Dali's painting is of importance to the Surrealism movement as well as to the artist. Dali has repeatedly returned to the subject in different media, styles, and variations, including the Disintegration of the persistence of memory, the Persistence of Memory.

Andre Breton: Egg in the church or the snake

Egg in the Church or the Snake, Andre Breton
Andre Breton, Egg in the Church or the Snake, 1932

Andre Breton was a major figure in the early Surrealist movement. He wrote the manifesto and contributed to surrealist theories and the scene through his publications and debates with Georges Baille.

The Egg In the Church Or the Snake artwork is not a painting but rather a collage. It is included in the list of Surrealist Paintings because it questions the author's role, expands the media, and uses photomontage to create a visual experiment. The artwork's surreal, dreamlike, and cryptic language is a way to express the repressions of sexual desire in Christian religion.

Max Ernst, The Barbarians

The Barbarians, Max Ernst
Max Ernst, The Barbarians, 1937

Before his affiliation with surrealism, Max Ernst was an important Dada artist of Surreal Art. In the painting The Barbarians, Ernst explores his childhood memories, subconscious mind, primitive Pagan Mythological and sexual symbols.

The barbarians are a surrealistic interpretation of a meditation on forms and forces in life. There is an under-life and superlife species, which is a direct analogy of Freudian concepts of the ego (super-ego) and the id.

The Treachery Of Images - Rene Magritte

The Treachery of Images, Rene Magritte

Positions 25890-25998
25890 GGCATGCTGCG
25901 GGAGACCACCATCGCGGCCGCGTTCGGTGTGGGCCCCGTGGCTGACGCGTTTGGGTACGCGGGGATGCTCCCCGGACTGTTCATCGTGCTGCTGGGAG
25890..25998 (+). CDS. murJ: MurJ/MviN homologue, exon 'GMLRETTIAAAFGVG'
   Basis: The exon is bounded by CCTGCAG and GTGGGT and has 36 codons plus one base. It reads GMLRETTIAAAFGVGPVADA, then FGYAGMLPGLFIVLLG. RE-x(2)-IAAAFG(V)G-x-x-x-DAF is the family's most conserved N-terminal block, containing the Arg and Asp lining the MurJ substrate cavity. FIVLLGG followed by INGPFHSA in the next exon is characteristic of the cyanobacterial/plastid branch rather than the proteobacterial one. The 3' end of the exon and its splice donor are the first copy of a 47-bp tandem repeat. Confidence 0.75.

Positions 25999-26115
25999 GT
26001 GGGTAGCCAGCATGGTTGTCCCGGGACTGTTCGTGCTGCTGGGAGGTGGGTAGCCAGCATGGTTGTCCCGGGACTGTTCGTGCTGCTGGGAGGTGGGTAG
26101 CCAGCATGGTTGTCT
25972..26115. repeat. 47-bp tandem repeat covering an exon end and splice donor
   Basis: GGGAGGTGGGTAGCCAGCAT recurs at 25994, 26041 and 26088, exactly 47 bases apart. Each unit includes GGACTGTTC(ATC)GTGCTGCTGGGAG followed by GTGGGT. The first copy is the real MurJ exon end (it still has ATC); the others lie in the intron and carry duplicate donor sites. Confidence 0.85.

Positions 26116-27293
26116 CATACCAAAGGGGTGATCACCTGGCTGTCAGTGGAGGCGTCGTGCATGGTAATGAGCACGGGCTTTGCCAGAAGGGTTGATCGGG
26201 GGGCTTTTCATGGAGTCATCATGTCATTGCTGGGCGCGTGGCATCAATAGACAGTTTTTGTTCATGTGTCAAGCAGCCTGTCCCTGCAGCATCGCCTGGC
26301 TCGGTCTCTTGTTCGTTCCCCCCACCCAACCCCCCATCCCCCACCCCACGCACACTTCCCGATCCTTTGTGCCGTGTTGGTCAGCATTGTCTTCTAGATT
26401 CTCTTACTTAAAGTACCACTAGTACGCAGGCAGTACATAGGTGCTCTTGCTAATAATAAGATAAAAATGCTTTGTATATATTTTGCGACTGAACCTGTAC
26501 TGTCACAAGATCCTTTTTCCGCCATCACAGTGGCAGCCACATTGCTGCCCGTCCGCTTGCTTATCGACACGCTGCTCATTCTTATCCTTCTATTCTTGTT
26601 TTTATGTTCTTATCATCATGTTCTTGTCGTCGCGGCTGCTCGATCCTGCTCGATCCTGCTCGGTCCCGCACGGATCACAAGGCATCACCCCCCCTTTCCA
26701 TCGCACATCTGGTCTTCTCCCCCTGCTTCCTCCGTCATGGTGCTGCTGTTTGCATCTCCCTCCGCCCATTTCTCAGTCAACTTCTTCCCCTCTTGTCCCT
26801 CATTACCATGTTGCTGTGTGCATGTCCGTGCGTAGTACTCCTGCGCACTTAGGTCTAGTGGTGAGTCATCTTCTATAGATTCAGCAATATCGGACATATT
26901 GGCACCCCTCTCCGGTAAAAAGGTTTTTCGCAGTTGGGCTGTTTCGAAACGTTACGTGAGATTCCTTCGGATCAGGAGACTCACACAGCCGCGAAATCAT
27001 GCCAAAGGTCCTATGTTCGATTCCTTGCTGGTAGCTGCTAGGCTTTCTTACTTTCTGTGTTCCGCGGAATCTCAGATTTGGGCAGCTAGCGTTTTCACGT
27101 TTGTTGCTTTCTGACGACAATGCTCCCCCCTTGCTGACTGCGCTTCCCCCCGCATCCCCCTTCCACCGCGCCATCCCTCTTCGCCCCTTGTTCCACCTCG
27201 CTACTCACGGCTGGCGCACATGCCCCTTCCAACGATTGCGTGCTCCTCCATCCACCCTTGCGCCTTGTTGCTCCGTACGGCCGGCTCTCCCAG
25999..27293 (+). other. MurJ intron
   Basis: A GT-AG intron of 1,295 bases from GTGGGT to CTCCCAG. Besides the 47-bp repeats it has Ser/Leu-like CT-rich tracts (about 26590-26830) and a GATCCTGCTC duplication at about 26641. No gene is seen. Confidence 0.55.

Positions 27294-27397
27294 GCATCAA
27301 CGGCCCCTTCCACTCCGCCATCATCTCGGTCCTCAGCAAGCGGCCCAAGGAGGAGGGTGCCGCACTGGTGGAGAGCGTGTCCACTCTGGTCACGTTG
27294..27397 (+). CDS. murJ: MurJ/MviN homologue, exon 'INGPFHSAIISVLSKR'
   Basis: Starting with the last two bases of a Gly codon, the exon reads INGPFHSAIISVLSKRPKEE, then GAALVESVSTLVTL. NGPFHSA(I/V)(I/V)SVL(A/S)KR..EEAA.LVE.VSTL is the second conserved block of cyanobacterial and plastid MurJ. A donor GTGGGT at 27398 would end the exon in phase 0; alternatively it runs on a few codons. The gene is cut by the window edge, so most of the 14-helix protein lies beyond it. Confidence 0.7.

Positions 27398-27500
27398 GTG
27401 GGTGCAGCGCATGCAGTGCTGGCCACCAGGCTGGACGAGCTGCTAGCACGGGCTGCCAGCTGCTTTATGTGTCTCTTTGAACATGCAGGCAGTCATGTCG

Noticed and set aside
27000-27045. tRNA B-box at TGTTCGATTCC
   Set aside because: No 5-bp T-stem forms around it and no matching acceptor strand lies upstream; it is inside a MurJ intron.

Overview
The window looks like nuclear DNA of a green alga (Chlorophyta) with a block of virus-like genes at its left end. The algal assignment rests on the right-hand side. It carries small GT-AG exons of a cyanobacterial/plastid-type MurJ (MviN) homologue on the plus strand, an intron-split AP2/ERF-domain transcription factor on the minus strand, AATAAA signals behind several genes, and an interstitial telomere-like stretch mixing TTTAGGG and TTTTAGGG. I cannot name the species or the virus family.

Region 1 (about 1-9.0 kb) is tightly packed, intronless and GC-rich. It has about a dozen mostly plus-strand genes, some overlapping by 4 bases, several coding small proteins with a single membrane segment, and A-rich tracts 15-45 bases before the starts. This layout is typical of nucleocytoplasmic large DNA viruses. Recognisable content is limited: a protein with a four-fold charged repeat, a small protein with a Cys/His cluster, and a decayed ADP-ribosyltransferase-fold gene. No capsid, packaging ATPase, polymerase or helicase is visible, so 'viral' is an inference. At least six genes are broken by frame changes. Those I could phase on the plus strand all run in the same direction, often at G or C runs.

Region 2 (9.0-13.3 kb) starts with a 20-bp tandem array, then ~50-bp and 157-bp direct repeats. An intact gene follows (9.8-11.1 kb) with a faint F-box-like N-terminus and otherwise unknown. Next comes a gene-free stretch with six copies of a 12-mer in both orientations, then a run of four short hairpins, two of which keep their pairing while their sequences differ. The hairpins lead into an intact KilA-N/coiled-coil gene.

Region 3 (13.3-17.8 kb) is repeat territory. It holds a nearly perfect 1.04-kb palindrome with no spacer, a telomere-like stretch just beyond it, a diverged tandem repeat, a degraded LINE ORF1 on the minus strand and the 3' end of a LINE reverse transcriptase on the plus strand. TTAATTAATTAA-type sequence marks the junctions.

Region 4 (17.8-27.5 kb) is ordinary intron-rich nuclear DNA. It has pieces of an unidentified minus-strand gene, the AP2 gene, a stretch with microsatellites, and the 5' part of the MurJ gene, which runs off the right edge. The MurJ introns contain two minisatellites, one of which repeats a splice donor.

Rene Magritte, The Treachery of Images, 1929

The postwar explorations of surrealism were heavily influenced by structuralist theories of language and the concept that there is a gap between meaning and language. The Treachery of Images depicts simple pipe imagery and contrasts it with "This Is Not a Pipe". This displays the thesis of the difference between signifier and signified objects to the spectator.

This Rene Magritte was the inspiration for pop art. This relationship between Magritte's work and contemporary art is further explored in the Michel Foucault publication and the exhibition Magritte & Contemporary Art: The Terror of Images at the Los Angeles County Museum of Art, which took place from 2006-2007.

Ulu's Pants by Leonora Carrington

Ulu's Pants, Leonora Carrington
Leonora Carrington, Ulu's Pants, 1952

Leonora Cairns is a multidisciplinary artist who was active in the surrealist movement. She was recognized and appreciated by its founders between 1937 and 1947. Her work was influenced by her roles as a writer and painter, as well as a sculptor, a weaver, and a mother.

In her painting Ulu’s Pants, she explored Celtic Mythology and Mexican Cultural Tradition to create hybrid characters and shape-shifters, which elaborate ideas of Self-analysis on a symbolic level. This great surrealist work combines different socio-psychological theories from the Western and Latin worlds in a labyrinthine depiction of human history.

The Son of Man by Rene Magritte

The Son of Man, Rene Magritte
Rene Magritte, The Son of Man, 1964

The Son of Man by Rene Magritte is perhaps the most iconic surrealist work ever. It has been reinterpreted, appeared in, and influenced many popular culture works, from Michael Jackson's Scream music video to Alejandro Jodorowsky’s Holy Mountain. It is a surreal portrait of the artist, but the phrase the Son of Man refers to Jesus. This creates tension and suspense. 

Magritte often painted men wearing bowler hats, but in this painting, the green apple hovers over the face of the man, symbolizing the unstable relationship between the visible and the hidden, as well as conscience and subconscience within the human personality.